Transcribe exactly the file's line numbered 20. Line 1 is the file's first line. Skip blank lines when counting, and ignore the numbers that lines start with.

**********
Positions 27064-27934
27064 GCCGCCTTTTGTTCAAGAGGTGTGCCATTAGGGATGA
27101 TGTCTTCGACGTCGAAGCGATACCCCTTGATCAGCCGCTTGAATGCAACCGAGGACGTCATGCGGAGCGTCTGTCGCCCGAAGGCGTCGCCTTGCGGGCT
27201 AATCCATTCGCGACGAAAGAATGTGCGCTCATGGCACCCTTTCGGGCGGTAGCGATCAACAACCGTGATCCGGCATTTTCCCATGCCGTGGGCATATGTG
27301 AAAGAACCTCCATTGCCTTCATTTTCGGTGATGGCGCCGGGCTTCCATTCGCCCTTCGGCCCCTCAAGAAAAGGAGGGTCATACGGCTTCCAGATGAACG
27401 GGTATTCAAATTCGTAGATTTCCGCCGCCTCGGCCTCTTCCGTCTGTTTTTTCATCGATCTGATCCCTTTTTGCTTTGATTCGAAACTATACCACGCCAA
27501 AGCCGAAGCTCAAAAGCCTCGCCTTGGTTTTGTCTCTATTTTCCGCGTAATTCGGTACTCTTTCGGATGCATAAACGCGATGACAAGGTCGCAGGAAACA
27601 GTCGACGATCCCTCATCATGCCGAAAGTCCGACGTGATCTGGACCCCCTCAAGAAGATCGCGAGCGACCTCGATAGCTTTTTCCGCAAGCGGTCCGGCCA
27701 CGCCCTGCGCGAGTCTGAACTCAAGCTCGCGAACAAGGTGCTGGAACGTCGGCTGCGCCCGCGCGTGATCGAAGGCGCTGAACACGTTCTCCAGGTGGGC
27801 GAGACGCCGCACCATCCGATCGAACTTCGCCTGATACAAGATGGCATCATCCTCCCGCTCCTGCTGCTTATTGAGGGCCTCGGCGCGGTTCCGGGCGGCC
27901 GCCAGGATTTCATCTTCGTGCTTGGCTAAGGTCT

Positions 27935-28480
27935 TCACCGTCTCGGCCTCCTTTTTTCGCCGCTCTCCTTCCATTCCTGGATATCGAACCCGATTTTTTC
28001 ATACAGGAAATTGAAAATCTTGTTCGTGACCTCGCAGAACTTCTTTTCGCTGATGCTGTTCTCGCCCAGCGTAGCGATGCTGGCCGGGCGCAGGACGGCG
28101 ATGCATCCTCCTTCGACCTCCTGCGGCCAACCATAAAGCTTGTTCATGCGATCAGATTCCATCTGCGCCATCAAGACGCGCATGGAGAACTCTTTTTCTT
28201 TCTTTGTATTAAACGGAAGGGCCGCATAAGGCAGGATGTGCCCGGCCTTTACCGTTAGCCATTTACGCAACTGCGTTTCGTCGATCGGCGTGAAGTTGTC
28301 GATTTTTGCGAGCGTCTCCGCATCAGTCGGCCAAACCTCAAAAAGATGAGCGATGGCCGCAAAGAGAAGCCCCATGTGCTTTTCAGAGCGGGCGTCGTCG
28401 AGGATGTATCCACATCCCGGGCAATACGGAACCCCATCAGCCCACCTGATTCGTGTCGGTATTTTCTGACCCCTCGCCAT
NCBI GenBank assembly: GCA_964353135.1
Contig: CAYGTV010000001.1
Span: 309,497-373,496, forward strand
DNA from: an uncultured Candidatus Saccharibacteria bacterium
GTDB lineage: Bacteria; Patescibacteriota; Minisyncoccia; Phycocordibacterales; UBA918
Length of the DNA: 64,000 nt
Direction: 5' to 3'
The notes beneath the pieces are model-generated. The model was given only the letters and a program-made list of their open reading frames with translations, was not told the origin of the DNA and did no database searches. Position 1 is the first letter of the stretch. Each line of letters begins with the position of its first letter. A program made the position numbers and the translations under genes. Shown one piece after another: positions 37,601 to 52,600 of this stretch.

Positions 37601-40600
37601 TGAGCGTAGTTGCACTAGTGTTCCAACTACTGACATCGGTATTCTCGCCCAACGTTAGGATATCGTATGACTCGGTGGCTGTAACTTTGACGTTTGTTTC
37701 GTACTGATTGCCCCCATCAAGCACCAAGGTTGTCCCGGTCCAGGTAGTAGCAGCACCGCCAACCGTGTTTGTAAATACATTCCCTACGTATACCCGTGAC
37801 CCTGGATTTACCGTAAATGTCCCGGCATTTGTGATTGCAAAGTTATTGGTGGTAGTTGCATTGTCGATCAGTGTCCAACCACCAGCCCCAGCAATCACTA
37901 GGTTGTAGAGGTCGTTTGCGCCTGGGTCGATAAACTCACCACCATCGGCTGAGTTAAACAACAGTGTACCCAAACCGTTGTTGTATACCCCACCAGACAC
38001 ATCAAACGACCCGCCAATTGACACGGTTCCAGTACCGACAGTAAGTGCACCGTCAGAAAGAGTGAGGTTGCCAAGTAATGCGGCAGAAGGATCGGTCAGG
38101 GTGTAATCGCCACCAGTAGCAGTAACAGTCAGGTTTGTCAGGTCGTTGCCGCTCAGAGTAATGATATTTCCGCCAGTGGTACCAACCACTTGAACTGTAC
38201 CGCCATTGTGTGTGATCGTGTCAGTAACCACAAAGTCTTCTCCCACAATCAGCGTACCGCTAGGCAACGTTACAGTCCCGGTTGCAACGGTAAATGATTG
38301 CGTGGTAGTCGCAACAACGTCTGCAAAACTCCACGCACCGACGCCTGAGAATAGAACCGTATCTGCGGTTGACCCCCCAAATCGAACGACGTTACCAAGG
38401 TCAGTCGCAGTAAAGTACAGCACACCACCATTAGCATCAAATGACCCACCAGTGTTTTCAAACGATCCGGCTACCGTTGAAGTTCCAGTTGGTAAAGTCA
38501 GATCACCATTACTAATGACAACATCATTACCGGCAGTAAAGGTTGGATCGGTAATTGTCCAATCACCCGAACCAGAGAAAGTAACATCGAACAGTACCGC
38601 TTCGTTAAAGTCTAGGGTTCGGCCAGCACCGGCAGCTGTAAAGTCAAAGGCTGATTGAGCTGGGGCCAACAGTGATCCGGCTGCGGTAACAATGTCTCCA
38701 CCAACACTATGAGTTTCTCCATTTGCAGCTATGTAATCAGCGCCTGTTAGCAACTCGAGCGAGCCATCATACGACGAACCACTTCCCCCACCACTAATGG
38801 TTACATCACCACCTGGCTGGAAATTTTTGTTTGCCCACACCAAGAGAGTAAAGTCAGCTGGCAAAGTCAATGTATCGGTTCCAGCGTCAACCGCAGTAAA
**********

Contig: CAYGTV010000001.1